Musings on African Democracy on International Day of Democracy

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15th September is United Nations’ International Day of Democracy. The theme for this year is Strengthening Voices for Democracy. In the last decade or so, democracy has become a buzzword in Africa. In the late 1980s to mid 1990s a quest by Africans to free themselves form dictatorships, combined with pressure from the West following the fall of Soviet Union piled pressure on authoritarian regimes in African to open up political spaces and accept pluralism – shorthand for democracy.

Satellite image of Africa, showing the ecological break that defines the sub-Saharan area (Photo credit: Wikipedia)

Today the notion is that any African country that wants to be taken seriously by the so called ‘international community’ ought to be seen as democratic. There is a reward for African governments that are considered as good democracies. These governments get a good ticking from financial institution, which means easier access to loan and endless aid flow. And, as an endorsement, Barak Obama turns up those countries when he happens to be on the continent.

In fact the West and donor organisations are happy to offer financial incentives for countries that hold ‘free and fair’ elections, or anything that resembles it. Mali is a recent example: through financial incentives, money that Mali badly needed, the country was coerced into holding an ill-prepared elections (by all accounts) following a 2012 military coup that never really materialised and the country disintegrated into civil conflict and insecurity.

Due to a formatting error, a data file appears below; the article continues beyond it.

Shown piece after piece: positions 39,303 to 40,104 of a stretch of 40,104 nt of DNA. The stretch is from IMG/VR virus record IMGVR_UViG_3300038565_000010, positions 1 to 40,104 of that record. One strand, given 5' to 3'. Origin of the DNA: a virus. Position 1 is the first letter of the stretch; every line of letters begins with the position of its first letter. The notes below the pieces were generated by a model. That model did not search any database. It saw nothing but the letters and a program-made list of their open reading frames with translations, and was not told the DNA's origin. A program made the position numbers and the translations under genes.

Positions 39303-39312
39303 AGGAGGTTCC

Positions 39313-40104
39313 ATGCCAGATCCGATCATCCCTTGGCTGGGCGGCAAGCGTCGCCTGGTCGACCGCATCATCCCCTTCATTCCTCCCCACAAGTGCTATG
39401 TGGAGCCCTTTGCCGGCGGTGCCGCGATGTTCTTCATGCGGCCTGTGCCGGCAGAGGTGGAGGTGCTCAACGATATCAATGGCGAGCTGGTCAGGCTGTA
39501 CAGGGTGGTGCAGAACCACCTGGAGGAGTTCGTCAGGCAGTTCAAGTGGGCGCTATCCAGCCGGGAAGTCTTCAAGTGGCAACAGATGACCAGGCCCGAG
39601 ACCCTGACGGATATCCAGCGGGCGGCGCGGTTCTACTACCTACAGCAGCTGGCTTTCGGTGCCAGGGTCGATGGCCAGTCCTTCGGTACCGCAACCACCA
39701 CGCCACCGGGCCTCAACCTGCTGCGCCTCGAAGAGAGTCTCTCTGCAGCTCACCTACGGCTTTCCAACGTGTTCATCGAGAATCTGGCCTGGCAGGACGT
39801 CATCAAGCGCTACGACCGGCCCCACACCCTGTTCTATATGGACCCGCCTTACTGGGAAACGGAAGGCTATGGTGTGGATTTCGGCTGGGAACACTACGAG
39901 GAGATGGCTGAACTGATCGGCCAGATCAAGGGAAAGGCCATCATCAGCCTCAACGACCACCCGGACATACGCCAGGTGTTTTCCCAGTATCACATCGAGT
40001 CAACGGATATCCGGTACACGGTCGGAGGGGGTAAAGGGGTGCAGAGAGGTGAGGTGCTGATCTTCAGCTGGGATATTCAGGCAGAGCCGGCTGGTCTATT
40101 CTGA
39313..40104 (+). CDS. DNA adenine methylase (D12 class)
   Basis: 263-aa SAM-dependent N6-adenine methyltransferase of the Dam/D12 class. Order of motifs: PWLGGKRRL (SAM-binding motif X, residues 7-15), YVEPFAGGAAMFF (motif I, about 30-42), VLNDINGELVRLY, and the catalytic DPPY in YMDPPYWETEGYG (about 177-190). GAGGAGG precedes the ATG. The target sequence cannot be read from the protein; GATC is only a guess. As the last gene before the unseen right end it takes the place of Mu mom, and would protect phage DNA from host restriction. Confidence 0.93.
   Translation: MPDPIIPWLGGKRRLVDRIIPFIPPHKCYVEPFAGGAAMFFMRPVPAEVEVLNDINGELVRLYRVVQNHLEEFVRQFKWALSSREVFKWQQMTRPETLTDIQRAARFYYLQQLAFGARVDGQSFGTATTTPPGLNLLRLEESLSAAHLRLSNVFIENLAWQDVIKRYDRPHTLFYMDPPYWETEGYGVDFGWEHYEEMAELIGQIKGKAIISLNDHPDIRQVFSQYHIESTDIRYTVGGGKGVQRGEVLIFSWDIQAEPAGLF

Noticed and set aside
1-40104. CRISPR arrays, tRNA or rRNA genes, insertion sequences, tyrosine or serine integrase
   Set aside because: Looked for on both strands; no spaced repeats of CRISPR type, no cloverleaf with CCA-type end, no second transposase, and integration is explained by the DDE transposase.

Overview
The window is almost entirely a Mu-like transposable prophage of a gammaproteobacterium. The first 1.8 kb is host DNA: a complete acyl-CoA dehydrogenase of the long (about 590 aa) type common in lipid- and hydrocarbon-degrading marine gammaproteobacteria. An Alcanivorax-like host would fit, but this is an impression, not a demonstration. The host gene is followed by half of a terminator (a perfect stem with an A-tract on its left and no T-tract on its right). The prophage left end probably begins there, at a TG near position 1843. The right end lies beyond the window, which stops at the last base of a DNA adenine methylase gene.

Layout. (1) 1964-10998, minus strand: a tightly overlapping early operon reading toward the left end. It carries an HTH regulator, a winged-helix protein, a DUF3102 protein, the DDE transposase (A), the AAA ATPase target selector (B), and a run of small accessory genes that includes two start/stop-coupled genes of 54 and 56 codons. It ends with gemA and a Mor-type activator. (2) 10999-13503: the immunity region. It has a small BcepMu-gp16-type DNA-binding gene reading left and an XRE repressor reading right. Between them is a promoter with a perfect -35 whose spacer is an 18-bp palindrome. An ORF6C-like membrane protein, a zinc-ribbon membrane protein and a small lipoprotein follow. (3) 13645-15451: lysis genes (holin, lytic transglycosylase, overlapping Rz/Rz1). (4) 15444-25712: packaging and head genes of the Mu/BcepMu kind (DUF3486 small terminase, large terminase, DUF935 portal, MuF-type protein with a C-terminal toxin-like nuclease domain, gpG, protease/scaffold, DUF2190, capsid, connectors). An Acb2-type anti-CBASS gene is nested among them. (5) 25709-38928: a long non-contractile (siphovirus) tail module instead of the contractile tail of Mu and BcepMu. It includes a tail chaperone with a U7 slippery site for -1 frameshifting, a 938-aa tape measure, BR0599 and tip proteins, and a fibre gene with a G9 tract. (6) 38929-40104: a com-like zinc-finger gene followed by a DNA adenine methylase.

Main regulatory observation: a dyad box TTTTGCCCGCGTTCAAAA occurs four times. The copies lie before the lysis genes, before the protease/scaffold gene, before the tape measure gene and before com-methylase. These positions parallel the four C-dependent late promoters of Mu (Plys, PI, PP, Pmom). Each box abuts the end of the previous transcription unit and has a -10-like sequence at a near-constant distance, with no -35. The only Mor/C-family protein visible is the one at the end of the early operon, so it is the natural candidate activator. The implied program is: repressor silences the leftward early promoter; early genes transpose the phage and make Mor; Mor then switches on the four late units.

This approach has inadvertently resulted into a dangerous phenomenon whereby African democracies have been reduced to a ballot box. Lack of economic independence has led African countries to accept that no democracy is credible unless the West has endorsed it. This is proving detrimental to entrenchment of democracy on the continent – it is making African sceptical about suitability of democracy to Africa, especially that there people that equate democracy to a Western import and not universal decree founded on principle of equality, fairness and justice.

Perhaps tired of characterising Africa as a ‘dark’ and ‘backward’ continent, the ‘international community’, has come up with something seemingly more positive: ‘Africa rising’. Spearheaded by The Economist, a prominent London based news magazine, this is apparently to show that there is now hope on the continent The Economist once called ‘hopeless’. Figures suggest that at the moment Africa has some of the fastest growing economies in the world. Yet GDP figures like these do not explain distribution of that wealth. On average 72% of youth in Africa live on less than US$2 a day, they are unemployed or underemployed. The more educated one is, the harder is it to make a living.